thin client

(redirected from home computer)
Also found in: Dictionary, Thesaurus, Financial, Encyclopedia, Wikipedia.
Related to home computer: personal computer
A ‘stripped’ personal computer designed specifically to be a client in a client/server network—which holds minimal software and data locally, and obtains software and data as needed from servers

thin client

A computer linked to others within a network that does not have its own disc drive and relies heavily for its function on a central server.
See: fat client
Mentioned in ?
References in periodicals archive ?
32.9 921 77.5 303 Age: 25-34 28.3 2001 83.1 567 35-44 38.9 1816 80.0 706 45-54 34.7 1163 69.8 404 55 + 10.8 3344 60.5 362 Total 24.5 8328 75.4 2037 likely to own a home computer than those whose parents were among the lower educational or occupational categories.
Initially I was afraid of setting up my home computer for remote access, but so far I am pleased with the results.
These large distributors were instrumental in the rebirth of the "new" home computer marketplace, as computer specialty stores sprang up everywhere.
The methods used to access these BBSs with a home computer system and a modem may at first seem complicated.
In the NLSY97, home computer access is determined between the ages of 15 and 17 and high school graduation is measured by age 19.
The absence of significant positive effects in these more rigorous studies may reflect any of several hypothesized mechanisms associating home computer use with worsened student outcomes, including the displacement of social activities and attendant loneliness and depression, exposure to inappropriate violent, sexual, or commercial content, and physical problems, including increased obesity and injuries to the eyes, back, and wrist (Shields and Behrman 2000; Bielefeldt 2005).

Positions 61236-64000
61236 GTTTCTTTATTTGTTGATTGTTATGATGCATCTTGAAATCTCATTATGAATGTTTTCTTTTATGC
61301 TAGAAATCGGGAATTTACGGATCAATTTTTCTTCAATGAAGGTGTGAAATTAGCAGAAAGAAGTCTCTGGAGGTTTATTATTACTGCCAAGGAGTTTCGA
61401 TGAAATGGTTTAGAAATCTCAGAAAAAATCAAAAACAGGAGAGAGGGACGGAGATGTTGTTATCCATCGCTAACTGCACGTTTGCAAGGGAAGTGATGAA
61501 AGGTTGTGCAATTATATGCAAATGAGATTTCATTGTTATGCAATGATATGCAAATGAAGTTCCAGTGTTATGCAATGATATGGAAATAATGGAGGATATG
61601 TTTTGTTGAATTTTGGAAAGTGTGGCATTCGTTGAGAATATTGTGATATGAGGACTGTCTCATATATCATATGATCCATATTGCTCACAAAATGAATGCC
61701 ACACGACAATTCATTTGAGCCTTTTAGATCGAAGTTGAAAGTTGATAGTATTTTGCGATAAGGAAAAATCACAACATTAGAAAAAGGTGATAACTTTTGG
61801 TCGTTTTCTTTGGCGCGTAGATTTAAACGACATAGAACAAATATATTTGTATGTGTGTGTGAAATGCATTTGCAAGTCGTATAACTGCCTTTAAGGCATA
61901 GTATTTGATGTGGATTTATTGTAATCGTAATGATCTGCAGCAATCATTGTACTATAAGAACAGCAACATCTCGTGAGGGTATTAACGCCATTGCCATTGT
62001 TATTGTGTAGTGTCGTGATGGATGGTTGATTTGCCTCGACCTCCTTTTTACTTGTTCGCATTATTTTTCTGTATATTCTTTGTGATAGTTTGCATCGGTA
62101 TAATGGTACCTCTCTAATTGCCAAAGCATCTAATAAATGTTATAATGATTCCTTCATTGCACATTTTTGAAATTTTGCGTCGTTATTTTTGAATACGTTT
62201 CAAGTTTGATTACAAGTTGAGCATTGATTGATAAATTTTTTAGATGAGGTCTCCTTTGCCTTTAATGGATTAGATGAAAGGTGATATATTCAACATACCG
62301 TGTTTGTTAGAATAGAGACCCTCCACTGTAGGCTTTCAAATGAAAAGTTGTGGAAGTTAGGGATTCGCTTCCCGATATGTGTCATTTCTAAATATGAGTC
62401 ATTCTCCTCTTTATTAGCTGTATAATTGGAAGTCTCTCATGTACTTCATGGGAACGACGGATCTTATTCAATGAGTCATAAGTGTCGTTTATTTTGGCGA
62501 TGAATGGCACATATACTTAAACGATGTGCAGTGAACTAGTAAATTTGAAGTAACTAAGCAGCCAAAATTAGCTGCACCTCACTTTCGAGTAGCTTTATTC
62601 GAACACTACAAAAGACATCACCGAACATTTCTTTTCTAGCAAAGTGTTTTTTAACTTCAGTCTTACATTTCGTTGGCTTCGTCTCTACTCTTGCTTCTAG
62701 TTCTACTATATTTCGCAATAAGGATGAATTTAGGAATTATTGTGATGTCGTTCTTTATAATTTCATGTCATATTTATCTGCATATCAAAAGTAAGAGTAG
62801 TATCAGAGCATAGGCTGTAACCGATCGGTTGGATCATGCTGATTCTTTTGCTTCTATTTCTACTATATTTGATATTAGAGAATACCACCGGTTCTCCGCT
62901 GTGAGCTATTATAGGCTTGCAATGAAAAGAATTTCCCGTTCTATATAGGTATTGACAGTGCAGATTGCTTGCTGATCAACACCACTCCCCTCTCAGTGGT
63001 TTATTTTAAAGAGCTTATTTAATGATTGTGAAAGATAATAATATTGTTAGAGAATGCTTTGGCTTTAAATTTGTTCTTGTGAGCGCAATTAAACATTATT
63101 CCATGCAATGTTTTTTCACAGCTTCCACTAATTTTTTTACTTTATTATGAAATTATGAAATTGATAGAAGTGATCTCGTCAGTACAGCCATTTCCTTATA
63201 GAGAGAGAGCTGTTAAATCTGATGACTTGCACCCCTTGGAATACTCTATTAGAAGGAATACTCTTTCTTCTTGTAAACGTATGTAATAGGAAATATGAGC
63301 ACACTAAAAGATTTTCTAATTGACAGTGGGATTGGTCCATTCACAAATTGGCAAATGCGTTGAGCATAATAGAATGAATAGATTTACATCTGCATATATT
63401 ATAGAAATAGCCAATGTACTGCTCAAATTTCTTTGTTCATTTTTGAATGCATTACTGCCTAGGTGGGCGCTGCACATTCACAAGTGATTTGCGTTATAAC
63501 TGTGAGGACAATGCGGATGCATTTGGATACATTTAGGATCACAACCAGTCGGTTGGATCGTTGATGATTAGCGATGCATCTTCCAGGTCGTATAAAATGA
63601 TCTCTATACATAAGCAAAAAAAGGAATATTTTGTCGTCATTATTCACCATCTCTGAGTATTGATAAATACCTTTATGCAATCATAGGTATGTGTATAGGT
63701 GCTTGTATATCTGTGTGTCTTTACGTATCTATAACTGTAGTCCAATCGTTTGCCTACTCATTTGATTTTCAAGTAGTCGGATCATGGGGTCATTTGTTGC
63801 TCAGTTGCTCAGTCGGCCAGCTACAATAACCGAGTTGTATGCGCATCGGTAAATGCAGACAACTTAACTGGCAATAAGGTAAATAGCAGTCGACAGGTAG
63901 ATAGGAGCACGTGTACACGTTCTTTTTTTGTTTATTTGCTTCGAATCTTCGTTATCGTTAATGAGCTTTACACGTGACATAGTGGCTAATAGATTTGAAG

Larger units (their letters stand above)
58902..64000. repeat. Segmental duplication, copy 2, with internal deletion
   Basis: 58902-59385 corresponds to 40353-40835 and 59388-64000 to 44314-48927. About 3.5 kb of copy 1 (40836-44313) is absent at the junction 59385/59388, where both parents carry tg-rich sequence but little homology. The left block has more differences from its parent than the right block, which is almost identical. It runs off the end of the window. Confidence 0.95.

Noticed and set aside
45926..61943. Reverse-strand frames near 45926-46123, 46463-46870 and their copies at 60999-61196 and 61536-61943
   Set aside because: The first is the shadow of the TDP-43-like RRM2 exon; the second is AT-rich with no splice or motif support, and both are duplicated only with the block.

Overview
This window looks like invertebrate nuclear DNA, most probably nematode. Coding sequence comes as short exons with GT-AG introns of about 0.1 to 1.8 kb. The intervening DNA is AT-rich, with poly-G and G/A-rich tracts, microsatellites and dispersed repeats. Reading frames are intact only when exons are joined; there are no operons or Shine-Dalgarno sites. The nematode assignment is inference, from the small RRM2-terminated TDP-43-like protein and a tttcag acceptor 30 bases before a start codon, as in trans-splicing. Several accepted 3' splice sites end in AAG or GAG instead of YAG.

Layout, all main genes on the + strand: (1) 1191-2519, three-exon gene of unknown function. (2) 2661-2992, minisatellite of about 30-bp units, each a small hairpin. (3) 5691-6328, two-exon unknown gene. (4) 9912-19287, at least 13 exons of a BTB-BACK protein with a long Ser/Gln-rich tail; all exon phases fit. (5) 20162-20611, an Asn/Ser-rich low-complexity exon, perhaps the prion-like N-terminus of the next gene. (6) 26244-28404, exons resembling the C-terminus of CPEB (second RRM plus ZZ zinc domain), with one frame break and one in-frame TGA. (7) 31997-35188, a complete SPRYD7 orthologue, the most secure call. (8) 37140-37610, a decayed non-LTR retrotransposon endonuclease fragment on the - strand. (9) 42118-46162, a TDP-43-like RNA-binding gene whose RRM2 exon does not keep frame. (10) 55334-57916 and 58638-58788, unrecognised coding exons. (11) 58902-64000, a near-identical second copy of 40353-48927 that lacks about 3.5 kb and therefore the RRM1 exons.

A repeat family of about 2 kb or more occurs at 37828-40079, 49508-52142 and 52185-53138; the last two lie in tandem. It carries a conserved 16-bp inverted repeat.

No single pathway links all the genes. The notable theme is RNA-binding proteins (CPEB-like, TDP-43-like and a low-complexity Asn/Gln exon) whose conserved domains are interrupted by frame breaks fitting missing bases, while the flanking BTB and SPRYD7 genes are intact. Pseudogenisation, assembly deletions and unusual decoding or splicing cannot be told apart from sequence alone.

Amstrad began marketing their own home computers in an attempt to capture the market from Commodore and Sinclair, with the Amstrad CPC range in 1984.
Case presenter Martin Jones said: "The couple were arrested in connection with the alleged offences of 103 indecent images of children on their home computer.
"Adults may think of computer technology as a productivity tool first and foremost, but the average kid doesn't share that perception," says Jacob Vigdor, coauthor of "Scaling the Digital Divide: Home Computer Technology and Student Achievement." Kids in middle grades are mostly using computers to socialize and play games, Vigdor adds, with clear gender divisions between those activities.
The top four necessities for those aged 18-29 years were car at 74 percent, mobile phone at 71 percent, home computer at 63 percent, and high-speed internet at 55 percent, reports Stuff.co.nz.
The voucher program boosted the likelihood of households owning a home computer by more than 50 percentage points and led to increased computer use.
Former police worker Robert Miller was given a community service order at Cardiff Crown Court after indecent pictures of children were found on his home computer